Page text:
Digital devices in museum programming – an anecdotal piece

bwattBy Bethany Watt, Queensland Museum

The Queensland Museum boasts a tradition of successful school-children and holiday programs. We have excellent learning resources and loans kits, an amazing ‘makerspace’ called INVENTory and a team of skilled and experienced Learning Officers. There is also the celebrated Sciencentre – a place of discovery that I and many of my peers remember fondly from our childhoods (the 80s). We are well practiced in incidental education and people are still getting their ‘science fix’ from a day at the museum.

But we work hard to stay relevant. Literature tells us that young people suffer from severe FOMO, or Fear of Missing Out. Okay, I am telling you that young people have FOMO. It is why they cannot leave their mobile phone in their locker and why they have to receive a solid number of ‘likes’ before they invest in a new outfit or truly enjoy their soy latte.

I think museums are going FOMO loco too. Institutional leaders (like the Smithsonian and MONA) have programs steeped in digital. Queensland Museum’s closest neighbours (QAGOMA, SLQ) have long embraced the digital trend and indeed, the whole precinct is going digital (cue roll out of iBeacons).

Recently, we added 10 iPads to our swag of programming tools and our ‘digitally native’ visitors seemed surprised to find them here.

During my previous life as a high-school teacher, I taught in schools rich in digital devices. The struggle is real – how can we purposefully use devices to complement instruction and improve learning outcomes? Do we really trust people to be on task when they are programmed to multi-task/ be off task?

I think most of these concerns have been addressed on this blog, and the rest will never, ever be answered. I thought I would synthesise the perks and challenges of digital devices, as we have experienced so far. We have used the iPads for a school holiday program called Prehistoric Studio, a merger of the moving image and prehistoric narratives; Museum Challenge, a program for the National Youth Science Forum; and Creative Lab, a Professional Development event for educators [more on QM events here]


  • iOS devices are intuitive – if, like everyone else, you own an iPhone or iPod
  • ‘Digital natives’ problem solve by upgrading the tasks – we wanted Museum Challenge participants to use the ‘Camera’ function to create a presentation. Next minute they are including video and downloading image editing apps to make vibrant productions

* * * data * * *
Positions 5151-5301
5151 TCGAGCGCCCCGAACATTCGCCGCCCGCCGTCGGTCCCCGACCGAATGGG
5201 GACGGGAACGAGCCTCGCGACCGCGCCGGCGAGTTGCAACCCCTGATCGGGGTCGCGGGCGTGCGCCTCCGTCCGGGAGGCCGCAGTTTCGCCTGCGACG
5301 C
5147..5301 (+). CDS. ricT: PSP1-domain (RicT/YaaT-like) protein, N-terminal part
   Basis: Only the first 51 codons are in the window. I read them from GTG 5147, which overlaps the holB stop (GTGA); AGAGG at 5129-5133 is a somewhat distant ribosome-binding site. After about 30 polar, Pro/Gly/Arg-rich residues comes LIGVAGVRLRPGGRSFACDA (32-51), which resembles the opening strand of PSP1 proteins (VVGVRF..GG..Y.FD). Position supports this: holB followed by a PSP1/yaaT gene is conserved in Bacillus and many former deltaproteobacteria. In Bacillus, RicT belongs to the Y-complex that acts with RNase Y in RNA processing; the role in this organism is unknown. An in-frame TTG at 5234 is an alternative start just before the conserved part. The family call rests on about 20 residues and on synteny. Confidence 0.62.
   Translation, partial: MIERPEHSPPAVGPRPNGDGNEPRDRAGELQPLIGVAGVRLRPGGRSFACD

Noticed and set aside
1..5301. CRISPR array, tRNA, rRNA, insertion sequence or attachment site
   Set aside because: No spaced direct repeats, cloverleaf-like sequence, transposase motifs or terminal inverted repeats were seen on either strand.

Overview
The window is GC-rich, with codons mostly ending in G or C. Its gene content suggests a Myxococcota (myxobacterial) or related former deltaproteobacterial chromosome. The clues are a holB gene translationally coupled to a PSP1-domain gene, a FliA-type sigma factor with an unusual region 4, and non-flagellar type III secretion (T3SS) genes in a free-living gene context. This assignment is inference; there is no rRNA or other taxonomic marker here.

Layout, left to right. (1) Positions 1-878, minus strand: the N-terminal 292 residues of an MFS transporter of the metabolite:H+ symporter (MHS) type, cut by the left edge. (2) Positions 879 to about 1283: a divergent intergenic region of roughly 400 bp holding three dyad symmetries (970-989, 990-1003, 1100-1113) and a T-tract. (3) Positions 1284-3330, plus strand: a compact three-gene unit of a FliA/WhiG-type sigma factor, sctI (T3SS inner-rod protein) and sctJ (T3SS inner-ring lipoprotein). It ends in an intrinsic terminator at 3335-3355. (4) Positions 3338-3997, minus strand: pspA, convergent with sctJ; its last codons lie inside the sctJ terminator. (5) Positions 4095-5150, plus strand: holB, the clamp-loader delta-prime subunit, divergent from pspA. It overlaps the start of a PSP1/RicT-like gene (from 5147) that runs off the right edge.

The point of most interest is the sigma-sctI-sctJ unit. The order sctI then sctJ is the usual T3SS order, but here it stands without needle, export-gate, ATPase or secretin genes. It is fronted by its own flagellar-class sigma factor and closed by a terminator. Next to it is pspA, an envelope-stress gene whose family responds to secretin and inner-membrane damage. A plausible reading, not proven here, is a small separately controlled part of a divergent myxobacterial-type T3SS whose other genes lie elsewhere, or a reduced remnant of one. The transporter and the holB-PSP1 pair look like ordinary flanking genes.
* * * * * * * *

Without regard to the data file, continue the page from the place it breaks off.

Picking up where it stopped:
• Significantly decreased paper trail – although children still love to colour/ cut/ glue all the things, Prehistoric Studio gave our printers a rest
  • Instant outcomes – exporting an animation from iMotion is a lot faster than rendering and exporting from Adobe Premiere (I love you Adobe) – straight to your image library!
  • Apps make projects ‘easy’ – if you eliminate parts of the construction process you can focus on considered design and content. In Prehistoric Studio we told stories of adaptation, food-chains and evolution.
  • Free marketing – just a tap to share dinosaur memes or Museum snapshots via social media #lookatme


  • Antisocial behaviour – iOS does not talk to PC, and devices need to be connected to WiFi and Bluetooth in order to use the ‘Air Drop’ function. I wish they would add a USB port to iPads!
  • Backup plans – you need one of these in case of technical issues, and when you need to implement one, it can often be disappointing for all. “So children, you can image if we had a working MacBook we would just key out the green screen and you’d be running from a dinosaur! Magic!”
  • Expensive equipment – keeping a constant headcount of devices is an intense mission – we are working on a plan to bolt them to the tables
  • Alienation of digital immigrants – what on earth is a meme? Where is the concrete evidence of a ‘making’ activity?
  • Finding balance between sharing skills and supplying tech – when are the iPads token and when are they actually complementing the programming?

Clearly I have identified more perks than challenges, and after fronting the bill for our devices, they are not going anywhere.

Bethany Watt is the Community Engagement Coordinator at Queensland Museum, and works on the Life Long Learning team. For the record, she’s a proud new owner of an Apple Watch, and thinks it is great that she never has to be disconnected again. Connect with Bethany on Twitter (@2015_Bethany).


One thought on “Digital devices in museum programming – an anecdotal piece

Leave a Reply

Fill in your details below or click an icon to log in: Logo

You are commenting using your account. Log Out / Change )

Twitter picture

You are commenting using your Twitter account. Log Out / Change )

Facebook photo

You are commenting using your Facebook account. Log Out / Change )

Google+ photo

You are commenting using your Google+ account. Log Out / Change )

Connecting to %s